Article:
At the same time, SCTE, which has always been the center of industry-wide tech workforce education through its workshops at the chapter and national levels, has greatly expanded this agenda as MSOs search for ways to improve the skill sets of technicians and to ensure that the unique RF practices tied to cable operations are passed on to a new generation of IP-oriented network engineers. New, as yet unannounced installer training and certification programs contracted with Georgia Tech and other institutions are “all about building a smarter workforce,” Dzuban says.

“The education piece is more significant than ever at this year’s Cable-Tec Expo,” he says, in reference to the annual conclave taking place in Atlanta in mid November. “We’ve moved from 15 tech tracks to over 40 tracks, and we’ll continue to expand our program at Expo as a way for our members to improve their knowledge. In the spring we’ll hold a chapter leadership conference to help people optimize their ability to help others develop essential skills.”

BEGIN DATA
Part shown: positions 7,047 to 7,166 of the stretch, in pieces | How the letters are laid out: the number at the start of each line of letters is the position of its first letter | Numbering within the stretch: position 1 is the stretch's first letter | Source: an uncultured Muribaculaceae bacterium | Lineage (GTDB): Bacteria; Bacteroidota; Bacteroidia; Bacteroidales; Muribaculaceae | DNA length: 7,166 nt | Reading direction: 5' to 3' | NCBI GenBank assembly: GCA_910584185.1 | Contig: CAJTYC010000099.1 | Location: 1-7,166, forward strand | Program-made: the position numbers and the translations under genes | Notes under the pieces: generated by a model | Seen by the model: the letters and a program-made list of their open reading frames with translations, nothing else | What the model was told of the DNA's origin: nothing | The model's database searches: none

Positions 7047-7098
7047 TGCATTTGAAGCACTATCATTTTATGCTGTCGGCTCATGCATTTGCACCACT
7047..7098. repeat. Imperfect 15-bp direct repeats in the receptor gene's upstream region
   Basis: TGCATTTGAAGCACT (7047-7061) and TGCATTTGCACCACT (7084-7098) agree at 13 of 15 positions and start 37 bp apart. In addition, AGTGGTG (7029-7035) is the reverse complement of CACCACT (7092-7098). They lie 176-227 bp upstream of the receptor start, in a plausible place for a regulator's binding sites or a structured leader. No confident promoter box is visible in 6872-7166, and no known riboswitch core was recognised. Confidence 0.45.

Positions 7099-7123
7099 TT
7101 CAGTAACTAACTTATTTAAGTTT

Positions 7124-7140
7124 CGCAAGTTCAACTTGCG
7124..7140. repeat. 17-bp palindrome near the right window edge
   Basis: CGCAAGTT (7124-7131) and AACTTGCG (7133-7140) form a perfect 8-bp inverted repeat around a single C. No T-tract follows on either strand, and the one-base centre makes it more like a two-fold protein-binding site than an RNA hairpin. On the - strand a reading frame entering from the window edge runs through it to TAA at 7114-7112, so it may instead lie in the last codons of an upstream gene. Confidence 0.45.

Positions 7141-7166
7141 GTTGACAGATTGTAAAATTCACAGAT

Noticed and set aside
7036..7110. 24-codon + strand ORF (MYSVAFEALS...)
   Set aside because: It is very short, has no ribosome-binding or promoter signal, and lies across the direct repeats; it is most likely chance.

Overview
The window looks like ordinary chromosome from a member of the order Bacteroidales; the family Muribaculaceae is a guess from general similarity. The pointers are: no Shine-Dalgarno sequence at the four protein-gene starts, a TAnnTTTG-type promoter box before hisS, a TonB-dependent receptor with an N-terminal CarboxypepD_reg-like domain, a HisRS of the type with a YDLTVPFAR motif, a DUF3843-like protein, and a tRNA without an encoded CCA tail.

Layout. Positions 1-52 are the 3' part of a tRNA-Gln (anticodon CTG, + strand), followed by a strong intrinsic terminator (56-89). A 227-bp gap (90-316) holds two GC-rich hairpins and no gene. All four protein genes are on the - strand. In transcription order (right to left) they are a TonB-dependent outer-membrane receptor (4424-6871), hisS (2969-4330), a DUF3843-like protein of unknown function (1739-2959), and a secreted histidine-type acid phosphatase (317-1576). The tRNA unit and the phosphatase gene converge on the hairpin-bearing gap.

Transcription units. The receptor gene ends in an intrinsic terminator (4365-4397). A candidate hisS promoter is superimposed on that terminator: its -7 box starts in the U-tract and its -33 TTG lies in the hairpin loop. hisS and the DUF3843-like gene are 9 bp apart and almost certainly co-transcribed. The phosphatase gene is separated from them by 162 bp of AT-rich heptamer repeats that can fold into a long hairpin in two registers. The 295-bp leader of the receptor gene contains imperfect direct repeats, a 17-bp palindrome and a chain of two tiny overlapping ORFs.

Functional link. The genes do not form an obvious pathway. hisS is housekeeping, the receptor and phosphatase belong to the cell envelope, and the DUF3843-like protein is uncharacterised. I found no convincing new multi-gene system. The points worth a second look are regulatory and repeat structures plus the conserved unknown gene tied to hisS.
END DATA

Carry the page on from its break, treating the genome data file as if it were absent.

Those skills include increased understanding of the industry’s energy requirements as reflected in the principals and specifications under development in the SEMI initiative. Toward that end SCTE has developed a pocket guide to help cable professionals at all levels better understand not only the basics of traditional powering requirements at network facilities but also the latest developments in use of alternative energy sources.

“The new energy pocket guide is part of our effort to develop education around power and facilities that reflect the industry’s need to maximize efficiencies as power consumption increases,” Dzuban says. “We’re developing certifications for gauging skills to help fill the knowledge gap in this area.”

The initial sets of SEMI specifications in the draft documents issued in September by the SCTE’s Sustainability Management Subcommittee, SMS 001 and 002, are just the beginning of what the industry has in mind to prevent facilities expansion and power consumption requirements from getting out of hand.

“Standards that can help operators power advanced communications networks with greater effectiveness and reliability and with less cost and environmental impact are among the most important under development today,” says SMS chairman Dan Cooper, who is senior director of technical operations for Time Warner Cable. “It’s important to the future of our industry that operators and vendors with a stake in the energy management and power availability areas participate actively in the SMS process to ensure that all points of view are given consideration.”